Highlights of a recent trip to Pennsylvania Dutch Country included not getting stuck behind any buggies on curving country roads, traversing a covered bridge, enjoying gorgeously sprawling farmland, and seeing two Amish or Mennonite youths riding bicycles without pedals — I don’t mean they weren’t pedaling, I mean the bicycles had no pedals, so they pushed themselves along as if on a scooter. Is this an Amish/Mennonite thing, or just a youth-of-today thing? I would hardly know the difference.
We also ate, first at Ida’s Cafe (507 Rohrerstown Road), where a local gazette review posted above the register lauds their “fare with flare” — disappointingly, no flares were set off during our lunch. I’m not sure “flair” would be right, either — Ida’s is the opposite of Chotchkie’s — but their food is decent, homestyle, filling. Carrot bisque was golden and more ginger (and salt) than carrot in flavor but good anyway. Sandwiches are solid across the board. Ida’s is known for breakfast, has won local Best Breakfast awards. We didn’t order breakfast.
We like their friendly prompt service, but wish the tables weren’t so close together. Totally authentic small-town feel, casual, lots of formica on the premises and typos on the website, annoying in many contexts but charming here.
Also, overheard one table over:
Customer: was Santa nice to you this year?
Server: yes, and he brought me lots of gifts too.
Customers and (female, 40-something) server: [riotous guffawing]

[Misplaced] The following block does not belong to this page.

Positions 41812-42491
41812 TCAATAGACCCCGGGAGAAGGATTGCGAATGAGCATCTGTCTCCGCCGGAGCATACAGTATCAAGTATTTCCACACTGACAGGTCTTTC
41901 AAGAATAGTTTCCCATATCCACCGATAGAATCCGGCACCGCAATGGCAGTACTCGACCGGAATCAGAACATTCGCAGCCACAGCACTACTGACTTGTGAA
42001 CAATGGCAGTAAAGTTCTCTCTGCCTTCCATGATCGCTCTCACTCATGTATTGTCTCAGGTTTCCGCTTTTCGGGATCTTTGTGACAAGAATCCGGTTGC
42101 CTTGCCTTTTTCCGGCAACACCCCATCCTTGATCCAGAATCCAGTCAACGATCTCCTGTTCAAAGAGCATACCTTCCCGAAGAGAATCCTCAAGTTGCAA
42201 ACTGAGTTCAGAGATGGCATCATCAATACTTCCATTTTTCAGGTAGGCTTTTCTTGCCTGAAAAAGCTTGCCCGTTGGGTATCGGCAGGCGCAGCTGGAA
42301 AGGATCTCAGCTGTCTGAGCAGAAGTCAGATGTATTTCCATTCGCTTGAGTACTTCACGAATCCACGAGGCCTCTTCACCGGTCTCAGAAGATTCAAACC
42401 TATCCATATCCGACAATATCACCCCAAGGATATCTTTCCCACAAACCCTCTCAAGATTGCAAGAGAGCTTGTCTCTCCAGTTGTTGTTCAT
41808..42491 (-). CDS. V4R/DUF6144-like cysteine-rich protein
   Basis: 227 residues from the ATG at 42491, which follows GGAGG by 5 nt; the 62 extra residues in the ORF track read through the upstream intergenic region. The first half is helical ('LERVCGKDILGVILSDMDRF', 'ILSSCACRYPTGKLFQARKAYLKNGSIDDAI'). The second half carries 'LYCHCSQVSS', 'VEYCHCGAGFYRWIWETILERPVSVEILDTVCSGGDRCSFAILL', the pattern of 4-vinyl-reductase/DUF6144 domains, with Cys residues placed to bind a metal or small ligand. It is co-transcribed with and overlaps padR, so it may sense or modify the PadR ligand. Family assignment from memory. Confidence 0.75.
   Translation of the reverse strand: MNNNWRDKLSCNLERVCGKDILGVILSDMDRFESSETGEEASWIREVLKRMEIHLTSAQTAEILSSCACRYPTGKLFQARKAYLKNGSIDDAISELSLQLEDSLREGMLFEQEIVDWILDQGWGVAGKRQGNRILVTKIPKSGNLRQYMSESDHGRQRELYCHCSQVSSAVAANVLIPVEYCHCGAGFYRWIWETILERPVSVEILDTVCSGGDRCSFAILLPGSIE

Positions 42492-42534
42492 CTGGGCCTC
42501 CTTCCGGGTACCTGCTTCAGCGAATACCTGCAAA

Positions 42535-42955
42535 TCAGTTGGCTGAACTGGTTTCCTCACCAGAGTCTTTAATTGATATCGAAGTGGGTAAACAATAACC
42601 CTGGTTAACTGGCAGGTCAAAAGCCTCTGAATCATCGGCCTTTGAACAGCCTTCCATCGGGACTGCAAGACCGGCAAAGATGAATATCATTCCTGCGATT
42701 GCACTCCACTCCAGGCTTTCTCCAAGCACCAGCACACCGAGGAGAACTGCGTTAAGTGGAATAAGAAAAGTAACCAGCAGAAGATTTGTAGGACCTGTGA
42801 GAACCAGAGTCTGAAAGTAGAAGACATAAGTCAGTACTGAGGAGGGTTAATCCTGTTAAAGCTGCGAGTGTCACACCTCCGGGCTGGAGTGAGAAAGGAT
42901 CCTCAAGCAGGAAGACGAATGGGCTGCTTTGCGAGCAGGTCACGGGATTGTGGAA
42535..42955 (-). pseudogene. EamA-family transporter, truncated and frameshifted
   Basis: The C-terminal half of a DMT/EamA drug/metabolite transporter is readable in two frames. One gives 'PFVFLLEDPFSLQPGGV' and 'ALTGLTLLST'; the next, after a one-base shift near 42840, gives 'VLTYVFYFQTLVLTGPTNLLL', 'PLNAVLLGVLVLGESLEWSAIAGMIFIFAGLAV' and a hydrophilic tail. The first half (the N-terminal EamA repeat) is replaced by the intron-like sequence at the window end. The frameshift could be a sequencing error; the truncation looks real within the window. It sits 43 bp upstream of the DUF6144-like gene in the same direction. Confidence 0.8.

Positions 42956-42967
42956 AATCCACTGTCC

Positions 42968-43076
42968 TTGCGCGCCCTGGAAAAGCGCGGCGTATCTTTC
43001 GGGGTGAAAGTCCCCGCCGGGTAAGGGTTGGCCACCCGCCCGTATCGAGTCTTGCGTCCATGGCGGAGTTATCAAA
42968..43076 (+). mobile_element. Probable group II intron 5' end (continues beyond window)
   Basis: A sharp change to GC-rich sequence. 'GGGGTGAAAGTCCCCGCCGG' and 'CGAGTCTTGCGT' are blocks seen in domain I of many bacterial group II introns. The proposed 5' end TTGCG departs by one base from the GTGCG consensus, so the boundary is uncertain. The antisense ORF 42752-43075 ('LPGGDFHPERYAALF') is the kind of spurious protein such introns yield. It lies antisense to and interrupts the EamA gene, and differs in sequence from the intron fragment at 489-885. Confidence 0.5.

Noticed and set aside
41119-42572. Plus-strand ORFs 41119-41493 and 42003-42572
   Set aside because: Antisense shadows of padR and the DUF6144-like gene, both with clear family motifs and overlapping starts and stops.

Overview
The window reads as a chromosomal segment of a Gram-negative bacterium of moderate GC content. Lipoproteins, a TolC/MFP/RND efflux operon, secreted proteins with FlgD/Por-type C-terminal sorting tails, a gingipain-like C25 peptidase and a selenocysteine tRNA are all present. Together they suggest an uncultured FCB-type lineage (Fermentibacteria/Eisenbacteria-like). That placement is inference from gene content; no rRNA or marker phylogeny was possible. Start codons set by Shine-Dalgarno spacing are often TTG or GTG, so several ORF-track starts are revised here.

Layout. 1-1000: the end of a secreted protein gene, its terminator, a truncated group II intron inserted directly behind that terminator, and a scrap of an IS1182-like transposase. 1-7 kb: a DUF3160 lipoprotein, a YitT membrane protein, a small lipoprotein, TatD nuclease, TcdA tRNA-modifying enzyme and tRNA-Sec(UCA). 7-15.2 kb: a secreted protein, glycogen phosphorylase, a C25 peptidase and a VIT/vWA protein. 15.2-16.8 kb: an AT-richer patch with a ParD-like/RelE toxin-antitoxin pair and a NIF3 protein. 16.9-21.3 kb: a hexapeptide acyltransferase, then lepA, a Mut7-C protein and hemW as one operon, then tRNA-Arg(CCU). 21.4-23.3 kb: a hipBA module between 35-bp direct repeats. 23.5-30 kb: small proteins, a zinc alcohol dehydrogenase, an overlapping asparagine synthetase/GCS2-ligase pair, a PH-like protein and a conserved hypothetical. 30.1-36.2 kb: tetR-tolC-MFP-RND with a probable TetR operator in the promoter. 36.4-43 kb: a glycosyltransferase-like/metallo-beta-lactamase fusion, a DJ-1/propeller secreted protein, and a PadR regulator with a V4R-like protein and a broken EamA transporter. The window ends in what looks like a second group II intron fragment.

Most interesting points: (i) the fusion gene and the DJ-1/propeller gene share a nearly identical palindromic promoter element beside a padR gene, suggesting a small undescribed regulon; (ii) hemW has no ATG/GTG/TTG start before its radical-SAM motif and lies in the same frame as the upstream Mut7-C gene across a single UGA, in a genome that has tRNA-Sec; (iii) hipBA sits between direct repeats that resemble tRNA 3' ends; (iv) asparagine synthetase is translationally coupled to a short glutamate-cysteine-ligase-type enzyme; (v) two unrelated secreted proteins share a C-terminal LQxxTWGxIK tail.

Perhaps needless to say, lots of regulars at Ida’s. Dinner at Barn Door Food & Spirits (14 Blue Rock Road, Millersville) was also conducted amidst a slew of regulars of all ages (an octogenarian octet was celebrating a birthday in a side room replete with a single perky helium balloon) in poorly-lit rusticity. Everyone (except us) seemed to know the staff and in many cases each other, but we outsiders also felt totally welcome. We enjoyed classic central PA dishes like ham loaf (meatloaf made with pork, how could that be bad?); fried clams were predictably mediocre but the hot roast beef sandwich was big, savory, and drenched in gravy; veal parmagiana was surprisingly delicious with decent spaghetti and below-average garlic bread on the side. Huge portions, full bar, dark lighting and wood paneling, lots of ancient farm implements tacked to the walls. Perfect ambiance for that kind of food in that part of the country, and no surprise it was extremely busy the night we were there.